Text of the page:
Opinion filed January 31, 2001.
Appeal of a non-final order from the Circuit Court for the Fifteenth Judicial Circuit, Palm Beach County; Thomas H. Barkdull III, Judge; L.T. Case No. CL 00-385 AJ.
Joseph W. Beasley of Josephs, Jack Gaebe, P.A., Miami, and Leslie A. Lupert, Robert L. Plotz, and Steven D. Feldman of Orans, Elsen Lupert, LLP, New York, New York, for appellant.
Alan K. Fertel of Ferrell Schultz Carter Zumpano Fertel, P.A., Miami, and Patrick M. Reilly, Mark P. Weingarten, and Carlos J. Cuevas of Delbello Donnellan Weingarten Tartaglia, L.L.P., White Plains, New York, for appellee.
Bradley Jacobs appeals an order denying his motion to dismiss for lack of in personam jurisdiction.
It is well-settled that a two-part inquiry is required to assess whether the exercise of long-arm jurisdiction is appropriate. "First, it must be determined that the complaint alleges sufficient jurisdictional facts to bring the action within the ambit of the statute; and if it does, the next inquiry is whether sufficient `minimum contacts' are demonstrated to satisfy due process requirements." Venetian Salami Co. v. Parthenais, 554 So.2d 499, 502 (Fla. 1989); see also Woods v. Nova Companies. Belize, Ltd., 739 So.2d 617 (Fla. 4th DCA 1999), rev. denied, 766 So.2d 222 (2000).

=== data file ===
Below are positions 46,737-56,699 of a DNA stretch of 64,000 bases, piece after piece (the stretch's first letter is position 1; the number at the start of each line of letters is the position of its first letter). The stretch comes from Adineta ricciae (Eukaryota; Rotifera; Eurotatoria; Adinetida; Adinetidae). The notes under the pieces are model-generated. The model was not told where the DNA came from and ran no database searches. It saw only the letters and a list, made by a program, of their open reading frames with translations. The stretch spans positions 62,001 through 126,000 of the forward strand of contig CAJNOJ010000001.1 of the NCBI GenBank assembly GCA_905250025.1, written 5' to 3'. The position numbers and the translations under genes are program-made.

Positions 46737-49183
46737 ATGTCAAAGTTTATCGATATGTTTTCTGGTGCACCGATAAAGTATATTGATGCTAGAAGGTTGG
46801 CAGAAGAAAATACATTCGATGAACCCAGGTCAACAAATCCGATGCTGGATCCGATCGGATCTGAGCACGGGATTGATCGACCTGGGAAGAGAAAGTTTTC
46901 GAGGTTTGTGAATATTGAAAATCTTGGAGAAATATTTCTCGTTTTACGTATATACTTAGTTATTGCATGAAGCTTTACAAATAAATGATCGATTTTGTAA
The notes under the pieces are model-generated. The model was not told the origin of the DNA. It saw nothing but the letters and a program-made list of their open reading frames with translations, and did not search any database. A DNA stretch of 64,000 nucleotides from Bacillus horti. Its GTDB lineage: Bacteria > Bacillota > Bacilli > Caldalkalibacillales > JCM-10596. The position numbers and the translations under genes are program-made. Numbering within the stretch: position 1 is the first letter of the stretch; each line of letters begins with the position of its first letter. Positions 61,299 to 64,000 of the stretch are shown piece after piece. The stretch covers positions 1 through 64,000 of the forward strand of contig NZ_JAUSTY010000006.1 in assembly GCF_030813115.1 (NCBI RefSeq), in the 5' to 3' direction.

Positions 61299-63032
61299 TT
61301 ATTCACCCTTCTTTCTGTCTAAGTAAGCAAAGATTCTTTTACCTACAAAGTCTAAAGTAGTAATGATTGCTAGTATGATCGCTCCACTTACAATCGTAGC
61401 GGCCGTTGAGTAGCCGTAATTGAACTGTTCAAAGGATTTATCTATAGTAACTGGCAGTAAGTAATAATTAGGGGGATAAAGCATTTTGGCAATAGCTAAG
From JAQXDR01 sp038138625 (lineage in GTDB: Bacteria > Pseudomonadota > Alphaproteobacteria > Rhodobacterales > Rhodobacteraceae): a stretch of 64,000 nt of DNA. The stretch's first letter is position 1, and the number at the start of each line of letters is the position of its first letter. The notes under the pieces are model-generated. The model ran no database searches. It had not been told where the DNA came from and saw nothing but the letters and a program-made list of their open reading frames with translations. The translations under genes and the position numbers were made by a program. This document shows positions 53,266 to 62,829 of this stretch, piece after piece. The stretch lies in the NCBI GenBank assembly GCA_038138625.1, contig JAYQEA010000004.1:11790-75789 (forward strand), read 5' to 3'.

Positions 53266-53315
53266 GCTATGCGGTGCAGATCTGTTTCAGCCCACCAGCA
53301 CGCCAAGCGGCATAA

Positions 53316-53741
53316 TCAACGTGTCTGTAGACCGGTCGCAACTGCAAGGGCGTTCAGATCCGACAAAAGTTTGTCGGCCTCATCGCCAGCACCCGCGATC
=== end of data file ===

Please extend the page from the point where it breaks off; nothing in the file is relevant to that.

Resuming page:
The allegations in the complaint that Jacobs engaged in intentional conduct that took place in the State of Florida and caused injury to a Florida resident are sufficient to bring the action within the statute.See § 48.193(1)(b), Fla. Stat. (2000). Therefore, we turn to the second aspect of the jurisdictional inquiry. That inquiry shifts the burden to the defendant, Jacobs, to contest jurisdiction by a legally sufficient affidavit or other similar sworn proof contesting the essential jurisdictional facts.
Jacobs met his burden having submitted an affidavit to support his position that none of the transactions at issue took place in Florida. Hence, the burden then returned to the plaintiff, Patricia Nadal, to refute the proof in Jacobs' affidavit, either by affidavit or other sworn testimony. Venetian Salami, 544 So.2d at 502; QSR, Inc. v. Concord Food Festival Inc., 766 So.2d 271 (Fla. 4th DCA 2000). Nadal did not meet her burden because she did not file any sworn proof in support of her jurisdictional allegations. Washington Capital Corp. v. Milandco, Ltd., Inc., 695 So.2d 838 (Fla. 4th DCA 1997).
Accordingly, we reverse and remand this case to the trial court with directions to dismiss the complaint for lack of in personam jurisdiction. See Norwest Bank Minneapolis, N.A. v. American Centennial Ins. Co., 493 So.2d 101, 102 (Fla. 4th DCA 1986). See also Kajima Corp. v. Fitzpatrick, 526 So.2d 729 (Fla. 4th DCA 1988).
Dell, Klein and Hazouri, JJ., Concur.